Once the script and the casting were completed, Wolfe shared that she spent some time with Takal and the actresses on the set in New Zealand during the pre-production stage, before filming began. Wolfe was on hand to help by offering her ideas and guidance, while the director collaborated with the performers on their characters’ backstories and motivations. “It was great writing a script with the person who was then going on to direct it, because she knew whether or not she’d be able to bring it to life on the set,” Wolfe revealed.

Once principal photography began, Wolfe returned home to America, but was still available throughout the shoot to speak with Takal over the phone. The two would talk if the helmer felt a part of the story needed to be re-written, but didn’t have the time to do so herself.

Going back to the physicality between the women, as well as the process of working with the actresses to create the stunt work and action sequences, was something that Takal cherished. “I had a really great stunt coordinator, Jon Costelloe, who put together some incredible stunts. I think the actresses had a good time working with him, because he was patient, and never made them feel unsafe,” she shared.

Also further speaking of the fact that ‘Black Christmas’ was shot in New Zealand, the helmer called the experience of filming on location “really fun. It was a country I had never been to before. It felt like movie camp, because even the people who worked on the film who were from New Zealand lived in Auckland and Wellington, but we mainly shot on the South Island, so we were all away from our families,” which helped the cast and crew bond on the set.

The new reimagined version of ‘Black Christmas’ is also unique from the original film in the fact that it features a strong sense of women empowerment, Wolfe divulged. “The way that Sophia and I talk about feminism is really direct. We’re both very open about everything, and are of the same mind. Going in this certain directions felt really necessary…So, the way that we approached incorporating the feminism into the story felt very natural, even though we have different styles and writing tones.”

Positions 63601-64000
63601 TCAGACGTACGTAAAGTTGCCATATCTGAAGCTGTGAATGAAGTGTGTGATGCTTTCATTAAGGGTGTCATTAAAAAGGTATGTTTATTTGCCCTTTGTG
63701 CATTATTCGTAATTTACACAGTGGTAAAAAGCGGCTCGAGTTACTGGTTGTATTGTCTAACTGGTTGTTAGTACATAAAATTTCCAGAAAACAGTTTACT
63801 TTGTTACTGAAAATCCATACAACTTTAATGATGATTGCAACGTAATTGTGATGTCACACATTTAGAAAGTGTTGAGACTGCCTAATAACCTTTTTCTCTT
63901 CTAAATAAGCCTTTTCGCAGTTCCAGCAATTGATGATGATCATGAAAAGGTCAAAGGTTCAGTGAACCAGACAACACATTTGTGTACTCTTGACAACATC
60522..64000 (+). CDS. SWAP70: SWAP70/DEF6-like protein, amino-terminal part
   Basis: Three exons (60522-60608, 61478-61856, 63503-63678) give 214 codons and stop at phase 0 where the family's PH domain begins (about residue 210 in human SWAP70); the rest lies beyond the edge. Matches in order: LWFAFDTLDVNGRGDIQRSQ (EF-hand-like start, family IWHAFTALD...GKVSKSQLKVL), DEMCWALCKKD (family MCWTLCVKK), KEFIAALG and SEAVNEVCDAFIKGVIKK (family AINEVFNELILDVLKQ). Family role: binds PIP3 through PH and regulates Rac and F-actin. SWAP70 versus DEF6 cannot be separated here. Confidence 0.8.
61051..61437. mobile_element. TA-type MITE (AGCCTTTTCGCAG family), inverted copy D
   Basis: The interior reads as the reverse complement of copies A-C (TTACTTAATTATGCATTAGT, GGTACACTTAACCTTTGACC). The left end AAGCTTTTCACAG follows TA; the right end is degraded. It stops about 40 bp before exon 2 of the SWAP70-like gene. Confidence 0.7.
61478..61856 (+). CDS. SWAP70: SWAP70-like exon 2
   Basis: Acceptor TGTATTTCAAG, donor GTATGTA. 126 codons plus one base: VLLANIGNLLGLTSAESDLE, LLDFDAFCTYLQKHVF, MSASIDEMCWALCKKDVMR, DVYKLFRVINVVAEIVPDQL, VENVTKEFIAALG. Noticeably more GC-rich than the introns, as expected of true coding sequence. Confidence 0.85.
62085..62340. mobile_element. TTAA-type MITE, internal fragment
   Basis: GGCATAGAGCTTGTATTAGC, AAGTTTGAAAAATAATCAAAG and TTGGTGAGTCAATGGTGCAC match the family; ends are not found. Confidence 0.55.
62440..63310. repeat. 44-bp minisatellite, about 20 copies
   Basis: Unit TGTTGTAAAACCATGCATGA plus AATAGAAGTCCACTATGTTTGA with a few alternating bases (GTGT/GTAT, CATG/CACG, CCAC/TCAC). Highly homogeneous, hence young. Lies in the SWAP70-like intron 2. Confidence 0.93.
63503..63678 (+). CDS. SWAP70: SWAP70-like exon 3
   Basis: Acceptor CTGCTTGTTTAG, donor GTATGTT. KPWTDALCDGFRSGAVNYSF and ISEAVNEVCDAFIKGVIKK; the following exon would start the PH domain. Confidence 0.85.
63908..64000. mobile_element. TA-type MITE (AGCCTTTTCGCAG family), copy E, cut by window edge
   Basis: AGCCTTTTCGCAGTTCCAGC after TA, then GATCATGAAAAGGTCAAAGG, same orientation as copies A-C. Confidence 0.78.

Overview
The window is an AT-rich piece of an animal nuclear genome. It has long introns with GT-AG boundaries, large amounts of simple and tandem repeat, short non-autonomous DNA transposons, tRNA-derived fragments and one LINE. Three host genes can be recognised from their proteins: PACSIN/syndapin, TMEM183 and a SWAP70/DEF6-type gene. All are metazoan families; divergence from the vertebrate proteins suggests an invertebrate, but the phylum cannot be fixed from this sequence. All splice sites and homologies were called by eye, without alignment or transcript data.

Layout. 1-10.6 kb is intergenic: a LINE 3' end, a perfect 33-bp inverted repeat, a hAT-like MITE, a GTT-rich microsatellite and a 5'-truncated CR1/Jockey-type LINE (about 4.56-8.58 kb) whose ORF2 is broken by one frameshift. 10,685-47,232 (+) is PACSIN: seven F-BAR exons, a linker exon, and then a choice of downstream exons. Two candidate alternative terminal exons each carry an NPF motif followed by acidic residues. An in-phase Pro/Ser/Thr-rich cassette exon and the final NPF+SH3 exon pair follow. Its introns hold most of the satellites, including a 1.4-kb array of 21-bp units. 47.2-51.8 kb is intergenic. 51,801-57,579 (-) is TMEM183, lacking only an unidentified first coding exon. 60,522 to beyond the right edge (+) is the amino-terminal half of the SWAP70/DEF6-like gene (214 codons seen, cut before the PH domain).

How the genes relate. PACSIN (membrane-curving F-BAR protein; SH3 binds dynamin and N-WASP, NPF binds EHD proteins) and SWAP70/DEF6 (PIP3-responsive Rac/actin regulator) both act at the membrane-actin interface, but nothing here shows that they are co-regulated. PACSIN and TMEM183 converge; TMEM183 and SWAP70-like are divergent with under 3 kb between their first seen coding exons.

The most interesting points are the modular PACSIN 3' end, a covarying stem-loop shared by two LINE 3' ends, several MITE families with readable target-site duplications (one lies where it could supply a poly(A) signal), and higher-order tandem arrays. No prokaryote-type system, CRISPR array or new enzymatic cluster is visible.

Summary
Photo ofSophia Takal and April Wolfe
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Sophia Takal and April Wolfe
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Director and co-writers of the horror thriller, 'Black Christmas'

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As a life-long fan of entertainment, particularly films, television and music, and an endless passion for writing, Karen Benardello decided to combine the two for a career. She graduated from New York's LIU Post with a B.F.A in Journalism, Print and Electronic. While still attending college, Karen began writing for Shockya during the summer of 2007, when she began writing horror movie reviews. Since she began writing for Shockya, Karen has been promoted to the position of Senior Movies & Television Editor. Some of her duties in the position include interviewing filmmakers and musicians, producing posts on celebrity news and contributing reviews on albums and concerts. Some of her highlights include attending such festivals and conventions as the Tribeca Film Festival, the New York Film Festival, SXSW, Toronto After Dark, the Boston Film Festival and New York Comic-Con.